Reflections of Midgan

by Rhoda A. Rageh

Recently many intellectuals from somaliland seem to have recognized the need to correct some of the enduring ills of our society especially on the issue of the gabooye community. However, as the discourse rages from shifting blame and building awareness of "yassid" to weak promises of support for the cause of the gabooye community, and manifestoes from them suggesting proper political participation, I deliberate on the problem itself and wonder if there is actually an issue to support. Anyone who succeeds in identifying the problem has to at least begin by putting his own bigotry aside before he or she attempts to right the wrongs of this baseless misconception. We have degraded a vital organ of our society, have deformed its vitality and have subjected a group of people who has willfully and diligently participated in every level of building our society to be treated with serious discrimination. Our collective behavior calls for a more serious reflection than overdressed speeches and entertainment programs.

What basis do we discriminate against them? Where do our differences lay and how important or even true are these legendary differences? I have heard many implausible legends justifying why we had or should eschew them. Yet the worst I have encountered is the ugliest truth that glares shamelessly at every intelligent person: our collective punishment exacted on the group and the cruelty heaped upon anyone who has crossed this artificial barrier. Our prejudice against them is neither racial nor religious, but a useless defense to cover the harassment of people which are founded on fanciful notions of clan superiority. The blight is not limited to how we have isolated them but our inability to recognize and overcome uncritical myth that have had serious consequences. We were and perhaps still are inept to see how our own fiction has trapped our minds without ever pondering on the effects it had on others. Our actions have been a constant tragedy for some of our citizens but the real tragedy is our inability to rise above our own fabrication.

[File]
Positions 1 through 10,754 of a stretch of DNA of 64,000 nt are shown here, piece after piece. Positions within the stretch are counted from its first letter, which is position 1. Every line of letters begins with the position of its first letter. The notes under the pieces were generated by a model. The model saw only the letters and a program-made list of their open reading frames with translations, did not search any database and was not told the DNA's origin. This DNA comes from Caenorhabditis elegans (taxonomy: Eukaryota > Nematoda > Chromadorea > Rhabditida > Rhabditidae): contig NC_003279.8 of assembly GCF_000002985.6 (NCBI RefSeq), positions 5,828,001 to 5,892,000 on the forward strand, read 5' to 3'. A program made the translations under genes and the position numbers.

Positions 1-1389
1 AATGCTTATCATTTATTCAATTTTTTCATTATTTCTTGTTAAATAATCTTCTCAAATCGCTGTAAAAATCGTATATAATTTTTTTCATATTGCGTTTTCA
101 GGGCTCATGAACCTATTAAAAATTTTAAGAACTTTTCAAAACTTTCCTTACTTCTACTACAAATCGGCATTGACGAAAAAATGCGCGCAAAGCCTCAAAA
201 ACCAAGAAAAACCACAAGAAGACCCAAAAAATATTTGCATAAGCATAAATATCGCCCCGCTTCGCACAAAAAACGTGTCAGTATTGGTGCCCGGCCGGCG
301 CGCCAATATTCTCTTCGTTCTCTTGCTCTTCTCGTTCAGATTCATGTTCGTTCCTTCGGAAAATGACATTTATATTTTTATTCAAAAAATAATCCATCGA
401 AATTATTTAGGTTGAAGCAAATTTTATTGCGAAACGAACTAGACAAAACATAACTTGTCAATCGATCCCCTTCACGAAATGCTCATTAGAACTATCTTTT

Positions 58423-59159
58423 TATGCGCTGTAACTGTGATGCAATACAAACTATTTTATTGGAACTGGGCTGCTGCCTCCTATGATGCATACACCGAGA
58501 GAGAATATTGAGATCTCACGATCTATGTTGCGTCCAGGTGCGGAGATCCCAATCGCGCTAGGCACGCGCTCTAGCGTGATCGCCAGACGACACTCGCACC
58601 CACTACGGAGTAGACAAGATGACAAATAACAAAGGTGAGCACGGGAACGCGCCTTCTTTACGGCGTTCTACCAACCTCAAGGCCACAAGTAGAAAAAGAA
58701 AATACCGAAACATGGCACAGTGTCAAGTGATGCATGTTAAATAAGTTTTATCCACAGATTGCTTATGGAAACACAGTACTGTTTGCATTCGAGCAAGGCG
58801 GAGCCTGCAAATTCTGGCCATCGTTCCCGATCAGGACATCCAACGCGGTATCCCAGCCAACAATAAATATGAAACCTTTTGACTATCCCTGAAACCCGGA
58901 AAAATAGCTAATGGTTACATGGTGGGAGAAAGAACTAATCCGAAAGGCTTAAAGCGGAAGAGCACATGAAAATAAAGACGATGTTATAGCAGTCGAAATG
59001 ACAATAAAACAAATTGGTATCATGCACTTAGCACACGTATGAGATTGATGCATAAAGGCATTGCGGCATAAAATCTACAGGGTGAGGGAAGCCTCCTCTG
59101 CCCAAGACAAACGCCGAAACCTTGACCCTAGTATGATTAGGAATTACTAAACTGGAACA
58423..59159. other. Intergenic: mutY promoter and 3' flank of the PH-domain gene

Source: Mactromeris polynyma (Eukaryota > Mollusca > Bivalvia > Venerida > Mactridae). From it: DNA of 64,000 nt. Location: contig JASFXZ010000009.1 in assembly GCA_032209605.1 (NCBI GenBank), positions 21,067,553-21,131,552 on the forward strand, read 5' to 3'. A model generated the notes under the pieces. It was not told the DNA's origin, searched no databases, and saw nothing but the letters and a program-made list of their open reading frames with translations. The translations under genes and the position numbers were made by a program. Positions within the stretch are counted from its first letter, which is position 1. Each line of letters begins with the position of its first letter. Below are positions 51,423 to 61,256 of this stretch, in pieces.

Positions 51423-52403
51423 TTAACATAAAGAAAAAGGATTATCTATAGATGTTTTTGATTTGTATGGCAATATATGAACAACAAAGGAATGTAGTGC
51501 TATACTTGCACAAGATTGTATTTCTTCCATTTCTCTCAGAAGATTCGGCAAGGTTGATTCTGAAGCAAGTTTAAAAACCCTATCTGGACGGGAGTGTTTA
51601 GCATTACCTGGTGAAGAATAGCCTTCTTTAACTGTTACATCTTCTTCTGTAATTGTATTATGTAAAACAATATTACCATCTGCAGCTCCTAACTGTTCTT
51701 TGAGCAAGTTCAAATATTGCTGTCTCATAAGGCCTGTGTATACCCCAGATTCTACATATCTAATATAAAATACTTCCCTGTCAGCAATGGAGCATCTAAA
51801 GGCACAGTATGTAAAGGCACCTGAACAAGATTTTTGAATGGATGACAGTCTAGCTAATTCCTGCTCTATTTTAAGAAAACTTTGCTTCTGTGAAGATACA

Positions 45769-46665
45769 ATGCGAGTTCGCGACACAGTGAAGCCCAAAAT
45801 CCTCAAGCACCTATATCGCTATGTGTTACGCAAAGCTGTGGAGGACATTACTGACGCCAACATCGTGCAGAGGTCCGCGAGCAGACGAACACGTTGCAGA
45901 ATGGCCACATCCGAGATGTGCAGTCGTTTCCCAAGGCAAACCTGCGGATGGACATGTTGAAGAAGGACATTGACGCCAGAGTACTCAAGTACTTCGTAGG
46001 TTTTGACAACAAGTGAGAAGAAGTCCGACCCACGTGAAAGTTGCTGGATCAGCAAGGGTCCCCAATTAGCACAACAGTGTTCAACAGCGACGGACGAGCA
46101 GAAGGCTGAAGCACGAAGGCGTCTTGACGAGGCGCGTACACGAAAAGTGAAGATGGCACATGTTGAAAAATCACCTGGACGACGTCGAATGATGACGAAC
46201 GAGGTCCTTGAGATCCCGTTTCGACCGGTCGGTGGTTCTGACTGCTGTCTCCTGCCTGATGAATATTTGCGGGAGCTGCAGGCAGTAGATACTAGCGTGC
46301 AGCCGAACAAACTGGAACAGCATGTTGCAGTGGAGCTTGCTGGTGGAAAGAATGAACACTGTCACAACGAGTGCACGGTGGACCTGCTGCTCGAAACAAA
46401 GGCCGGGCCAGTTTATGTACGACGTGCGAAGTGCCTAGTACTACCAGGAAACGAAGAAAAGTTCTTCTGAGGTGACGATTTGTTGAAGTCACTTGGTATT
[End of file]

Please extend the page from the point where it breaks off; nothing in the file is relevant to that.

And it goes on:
If we have now gained the genuine conscience, the road out of our inadequacies should begin with personal reflection. Anyone who is genuinely willing to disassemble this nonsense should exercise individual freedom to cross the clan barrier. The easiest and quickest way to remove this label is by practicing what we preach: marry from them and allow our family members to marry from them without punishment. Our society knows how destructive the very few inter-clan marriages were. The problem is not to support a cause that doesn't exist. It is to bluff a useless discrimination. The gabooye community, as it call itself in this vast pool of clan society, suffers from none other than the label we placed on it. Our mythology holds no truth; but to unravel it needs serious minded intellectuals who should act upon their convictions. Our bigotry goes against our Islamic teachings, we should eliminate it by modeling freedom for those chained by prejudice. This will put an end to it. We do not need cloaks of political correctness but the genuine desire should be to lead our minds and others from darkness to light. Political participation should not be requested by manifestoes but should be guaranteed and welcomed as citizenship right. What is there other than to look inward into our own deficiencies that can solve this problem?

Rhoda A. Rageh